A new craft beer brewery is coming to Waco, hoping to land downtown and be a center for people with the same passion to swap stories over drinks.
An opening date remains elusive for the trio launching Brotherwell Brewing as they work to secure a location. But if they moved in tomorrow, they said, it would take only six months to get it ready.
David Stoneking, Tommy Mote and Jacob Martinka have been looking for a space to call home for three months. Stoneking, 27, said they are in negotiations for a space downtown and recently met with engineers and architects.
“If it will work, we could potentially be moving on it very quickly,” he said. “We love downtown. It’s good for business. It’s good for exposure and it’s a more romantic thing right now.”
Martinka, 31, said they hope to secure a space with 4,000 to 5,000 square feet and the ability to expand.
“The downtown culture is gaining so much attention,” Martinka said. “I love hearing people getting excited about downtown Waco and we want to be a part of that. We want to be one of the things to do on Saturday, you go to the farmers market, but then you come over, because it’s just a cool place to hang out.”
The three have been homebrewing for about a decade. Stoneking said Mote has spent the past year in Portland, Oregon, professionally brewing. Mote helped start a brewery there, so he knows the inner workings of the business, he said.
“His knowledge is invaluable,” Stoneking said.
Even before opening, Brotherwell Brewing’s doors, they have contacted several businesses about the possibility of selling their beer.
Barnett’s Pub owner Trey Jansing said in the beer world, there’s nothing more important than helping local craft breweries.
Jansing said the men behind Brotherwell Brewing have a real drive for the craft. He said he can’t wait to carry their beers in the pub at 420 Franklin Ave.
“They are very intelligent, not just beer intelligent, they are super intelligent,” Jansing said.
Jansing said customers from out of town often ask, “Do you have any local beer?”
“It almost feels like an obligation,” Jansing said. “Not only are these guys my friends, they’re smart and they want to help the local community. They’re here to help Waco and put it on the map. I can’t wait. I’m excited.”
Barnett’s Pub reopened for business Friday. It had been closed since New Year’s Day by previous owner Tom Chase, but Jansing — who was the pub’s manager — bought the pub and made some renovations.
Martinka said they have met with the Texas Alcoholic Beverage Commission to discuss the process, but can’t secure permits until a location is secured. The trio came together five years ago to swap stories and ideas.
“It was just serendipitous,” Martinka said. “Friendships just kind of come together like that.”
Martinka, a fifth-grade teacher at Live Oak Classical School, and Stoneking, owner of Karis Productions, said they are pooling their money, with help from family, to start the brewery.
“We have enough to carry us a ways and what we’re trying to build now is that operations safety net,” Stoneking said.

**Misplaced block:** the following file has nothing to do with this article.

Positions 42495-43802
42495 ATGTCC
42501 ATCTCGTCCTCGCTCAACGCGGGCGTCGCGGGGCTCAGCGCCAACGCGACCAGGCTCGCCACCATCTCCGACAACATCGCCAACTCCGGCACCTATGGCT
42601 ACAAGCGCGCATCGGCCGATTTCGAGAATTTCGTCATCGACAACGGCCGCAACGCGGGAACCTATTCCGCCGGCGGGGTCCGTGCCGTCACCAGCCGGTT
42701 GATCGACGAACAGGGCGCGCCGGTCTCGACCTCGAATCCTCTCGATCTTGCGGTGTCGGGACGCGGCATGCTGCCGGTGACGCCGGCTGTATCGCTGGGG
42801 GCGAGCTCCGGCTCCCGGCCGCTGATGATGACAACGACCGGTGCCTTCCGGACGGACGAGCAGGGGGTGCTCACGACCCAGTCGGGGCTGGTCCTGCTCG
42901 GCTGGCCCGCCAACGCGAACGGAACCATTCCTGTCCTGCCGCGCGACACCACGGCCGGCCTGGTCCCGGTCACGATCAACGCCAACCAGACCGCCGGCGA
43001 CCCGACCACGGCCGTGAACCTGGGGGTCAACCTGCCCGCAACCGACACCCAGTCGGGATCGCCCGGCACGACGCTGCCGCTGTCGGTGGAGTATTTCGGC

Stoneking said Martinka and Mote will work full time, and he will work part time, continuing his job for the video production company.
While they would like to have an on-site presence for tours, the bulk of the work will be making, packaging and selling to local businesses.
Paxton Dove, owner of The Dancing Bear Pub, said he has spoken with representatives from both Brotherwell Brewing and Bare Arms Brewing about carrying their beers.
“Man, their pale ale is really good,” he said about Brotherwell Brewing. “I’m kind of excited.”
Bare Arms Brewing, 2515 La Salle Ave., plans on brewing and selling beer as soon as it opens. Bare Arms Brewing did not return messages for this story.
Dove said the opening of two breweries in Waco is exciting. The Dancing Bear Pub, 1117 Speight Ave., is going into its eighth year, and frequently rotates the craft beers it sells. Dove said when he first opened, there were few places to purchase local craft beers, and now, walking into the new H-E-B on Valley Mills Drive, customers are greeted by an entire row of local and craft beers.
Martinka said they have developed dozens of recipes through the years, but his fallback is what they are calling the Percy Porter. He said it is a dark, chocolatey beer, with a hint of the taste of coffee and a dry finish.
“It’s just delicious,” he said. “It’s my go-to. Whenever we brew a bad batch, which happens every once in a while, or when we’ve experimented with something that didn’t quite work out, it’s always good to go back to this one, to know that it’s going to be there.”
Stoneking said their recipes will be inherently unique, a common trait among brewers because it’s actually hard to copy another recipe.
“The craft culture is so underserved here,” Stoneking said. “There is a small community that will buy no matter what. They’ve bought into the idea. What we would like to do is reach those people who have been drinking the same three or four beers their whole life and we want to give them a reason to just try something else. Maybe they like it, maybe they don’t.”
Once the brewery is up and running, Stoneking said, they would like to host events, tours and just generally open up the space to the public. He said he would like to encourage local homebrewers to come together at the brewery to swap stories, share beers and discuss the craft.
“There’s a bunch of little pockets of people who are doing it and it would be great to provide a space where they can all come together,” Stoneking said.